I know. So that was idea number one from my five year old. I couldn’t stop thinking about it. So that’s what became the book The leaving. So that was my memory science book, which was a lot of fun. And then the most recent book I wrote is about four teenagers who get a text message that tells them to go to a certain classroom in their high school. And when they get there, there’s this cube sitting on the teacher’s desk and the cube starts lighting up with rules and instructions for them. So it’s my kind of creepy AI novel. So I did a lot of research about robots and artificial intelligence. So for me, yeah, the research is usually stuff that’s more in the in the plot, not so much the characters.
Will Bachman 39:44
And have you been in New York the whole time since you got back from Ireland?
Tara Altebrando 39:48
I have been. I spent 10 years in Brooklyn. And then when I met my now husband, he was living in Queens and if you know New York, really stayed at all. I was priced out of my neighborhood in Brooklyn very dramatically over the 10 years that I was there. So we started looking at places in Queens to live. And I’ve been in Queens for like 17 years now.
Will Bachman 40:17
Big shout out for Queens. I’m in Astoria. Where are you?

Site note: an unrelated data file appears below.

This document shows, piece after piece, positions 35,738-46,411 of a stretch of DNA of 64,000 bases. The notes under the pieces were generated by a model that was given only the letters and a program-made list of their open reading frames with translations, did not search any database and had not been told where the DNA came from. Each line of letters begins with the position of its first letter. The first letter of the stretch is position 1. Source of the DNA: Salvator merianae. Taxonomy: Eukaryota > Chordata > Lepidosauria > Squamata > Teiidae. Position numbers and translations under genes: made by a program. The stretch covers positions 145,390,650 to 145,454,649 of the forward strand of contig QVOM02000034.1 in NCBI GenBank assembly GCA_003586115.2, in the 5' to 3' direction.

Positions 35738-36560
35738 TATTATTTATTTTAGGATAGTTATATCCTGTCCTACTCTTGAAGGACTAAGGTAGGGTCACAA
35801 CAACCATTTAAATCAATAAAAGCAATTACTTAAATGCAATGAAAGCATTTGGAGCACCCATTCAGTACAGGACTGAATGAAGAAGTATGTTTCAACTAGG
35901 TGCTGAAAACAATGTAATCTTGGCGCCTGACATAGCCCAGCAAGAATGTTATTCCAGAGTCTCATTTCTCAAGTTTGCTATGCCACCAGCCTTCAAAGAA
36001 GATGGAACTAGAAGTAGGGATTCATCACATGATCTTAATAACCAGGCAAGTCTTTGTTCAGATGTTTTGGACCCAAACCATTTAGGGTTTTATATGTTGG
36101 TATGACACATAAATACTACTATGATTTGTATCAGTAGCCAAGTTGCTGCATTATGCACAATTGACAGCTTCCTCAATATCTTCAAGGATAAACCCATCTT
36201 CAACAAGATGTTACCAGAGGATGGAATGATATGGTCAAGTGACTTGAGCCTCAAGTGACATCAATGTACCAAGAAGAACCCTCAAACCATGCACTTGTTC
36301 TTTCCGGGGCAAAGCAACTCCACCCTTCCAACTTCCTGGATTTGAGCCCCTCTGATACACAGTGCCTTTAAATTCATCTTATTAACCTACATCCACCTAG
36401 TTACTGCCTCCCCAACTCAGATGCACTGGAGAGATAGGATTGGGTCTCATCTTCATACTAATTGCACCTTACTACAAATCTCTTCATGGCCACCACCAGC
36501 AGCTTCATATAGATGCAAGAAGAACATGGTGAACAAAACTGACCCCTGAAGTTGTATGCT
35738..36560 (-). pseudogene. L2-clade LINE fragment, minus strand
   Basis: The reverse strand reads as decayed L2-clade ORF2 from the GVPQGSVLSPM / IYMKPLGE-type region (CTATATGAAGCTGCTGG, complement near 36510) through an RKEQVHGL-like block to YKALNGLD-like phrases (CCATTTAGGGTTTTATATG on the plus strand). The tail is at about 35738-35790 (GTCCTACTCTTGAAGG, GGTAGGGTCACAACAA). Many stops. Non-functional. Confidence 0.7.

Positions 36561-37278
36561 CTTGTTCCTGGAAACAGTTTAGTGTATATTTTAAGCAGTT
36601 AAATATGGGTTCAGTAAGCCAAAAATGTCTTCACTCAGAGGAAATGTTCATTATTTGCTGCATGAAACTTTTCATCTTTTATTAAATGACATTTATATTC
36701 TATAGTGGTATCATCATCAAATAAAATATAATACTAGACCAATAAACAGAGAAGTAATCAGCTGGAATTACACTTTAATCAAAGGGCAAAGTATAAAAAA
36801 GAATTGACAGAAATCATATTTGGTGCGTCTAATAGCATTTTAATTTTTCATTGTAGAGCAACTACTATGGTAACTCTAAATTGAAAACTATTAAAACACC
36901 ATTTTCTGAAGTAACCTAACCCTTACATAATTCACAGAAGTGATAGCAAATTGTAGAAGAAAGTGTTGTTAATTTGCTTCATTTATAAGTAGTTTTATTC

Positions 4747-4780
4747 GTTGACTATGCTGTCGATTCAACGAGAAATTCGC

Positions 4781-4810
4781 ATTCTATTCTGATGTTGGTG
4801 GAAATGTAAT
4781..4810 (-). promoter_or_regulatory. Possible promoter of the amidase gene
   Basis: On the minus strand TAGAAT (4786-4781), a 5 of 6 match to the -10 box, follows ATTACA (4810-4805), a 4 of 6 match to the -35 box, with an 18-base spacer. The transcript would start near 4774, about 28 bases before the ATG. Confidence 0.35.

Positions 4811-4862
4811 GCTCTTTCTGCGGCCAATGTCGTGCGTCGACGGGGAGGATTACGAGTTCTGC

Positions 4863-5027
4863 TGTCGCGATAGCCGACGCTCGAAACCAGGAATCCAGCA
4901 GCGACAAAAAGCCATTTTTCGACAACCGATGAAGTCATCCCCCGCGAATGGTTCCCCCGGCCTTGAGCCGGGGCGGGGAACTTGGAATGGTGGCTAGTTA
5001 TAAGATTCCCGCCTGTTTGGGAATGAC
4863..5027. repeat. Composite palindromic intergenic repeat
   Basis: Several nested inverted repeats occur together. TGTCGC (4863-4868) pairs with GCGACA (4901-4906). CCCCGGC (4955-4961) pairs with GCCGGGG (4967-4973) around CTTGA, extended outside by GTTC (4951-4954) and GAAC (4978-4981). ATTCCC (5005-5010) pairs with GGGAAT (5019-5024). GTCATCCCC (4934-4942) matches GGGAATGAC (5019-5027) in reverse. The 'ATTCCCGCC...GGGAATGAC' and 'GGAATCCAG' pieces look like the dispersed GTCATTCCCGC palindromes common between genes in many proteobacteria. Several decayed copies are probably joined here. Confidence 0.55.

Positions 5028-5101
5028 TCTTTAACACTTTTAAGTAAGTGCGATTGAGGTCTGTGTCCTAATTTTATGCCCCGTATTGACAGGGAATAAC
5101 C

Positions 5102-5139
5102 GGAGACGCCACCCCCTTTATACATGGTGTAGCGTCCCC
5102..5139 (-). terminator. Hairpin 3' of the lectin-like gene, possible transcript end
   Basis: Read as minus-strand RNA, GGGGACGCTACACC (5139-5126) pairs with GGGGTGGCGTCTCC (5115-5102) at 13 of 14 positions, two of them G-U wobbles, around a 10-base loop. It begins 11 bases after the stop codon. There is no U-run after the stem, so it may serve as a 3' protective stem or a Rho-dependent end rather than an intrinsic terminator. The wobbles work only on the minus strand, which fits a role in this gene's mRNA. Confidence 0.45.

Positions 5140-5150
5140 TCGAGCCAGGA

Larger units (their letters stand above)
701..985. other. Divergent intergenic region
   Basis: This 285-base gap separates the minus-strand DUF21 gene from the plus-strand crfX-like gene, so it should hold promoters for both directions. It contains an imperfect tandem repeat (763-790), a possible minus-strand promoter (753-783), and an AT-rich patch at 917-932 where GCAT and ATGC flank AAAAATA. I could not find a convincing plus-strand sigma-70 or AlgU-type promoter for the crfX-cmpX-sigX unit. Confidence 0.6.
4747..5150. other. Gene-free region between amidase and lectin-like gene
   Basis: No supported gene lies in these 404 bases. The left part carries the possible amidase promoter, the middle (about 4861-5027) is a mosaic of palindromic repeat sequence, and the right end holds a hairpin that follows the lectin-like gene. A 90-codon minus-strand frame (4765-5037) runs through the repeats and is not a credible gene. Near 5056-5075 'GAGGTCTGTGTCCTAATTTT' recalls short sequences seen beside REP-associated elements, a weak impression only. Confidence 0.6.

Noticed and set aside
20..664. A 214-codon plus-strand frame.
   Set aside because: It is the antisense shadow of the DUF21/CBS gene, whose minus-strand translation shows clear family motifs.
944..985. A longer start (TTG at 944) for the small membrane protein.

Tara Altebrando 40:20
I know, I can’t believe we’re really practically neighbors. Right.
Will Bachman 40:23
Tara? Let’s go back and to let’s change topics here. Go back to Harvard. What were some of the courses or professors that continue to resonate with you?
Tara Altebrando 40:36
Okay, I’m, strangely, I was a gov major. I was a gov doc, which was a total misfire, bad decision. As a freshman. I decided by junior year that I wasn’t going to write a thesis or go for the honours degree in that. So for me, the most memorable courses ended up being electives that I took later. Mostly, I think, senior year, I took finally I took a writing class at Harvard, I took creative nonfiction with Verlyn Klinkenborg
Will Bachman 41:06
Oh, you took Maryland.
Tara Altebrando 41:08
Man, that class was like, That class was amazing. So that still looms large. And I’m always, you know, whenever I see his byline, or anything pop up somewhere in the world, I’m always excited. I took a really cool class called the sociology of taste. I don’t remember the professor’s name. But it was really fun. You learned about like how people chose baby names and cars and stuff. And I remember I still have a copy of a paper I wrote in that class where I did all this research to prove that Well, I set out to prove and I thought I did that the more money you invested in stereo equipment, and music purchases, the more out of the mainstream your tastes, tended to be. So people who really kind of double down on music as being a part of their life were more likely to have the eclectic tastes and people who just listened to top 40 radio. So that was a fun class that I got to write stuff like that. I took an amazing ethnomusicology class. With Graham Boone was the professor and I remember I would like compare this song structure of you know, British indie hits with whatever was on the top of the top 40 charts and prove that the song structure of the charlatans UK was more advanced than I don’t know Britney Spears. And then I remember the stilgoe class. I don’t even remember what John still goes class was about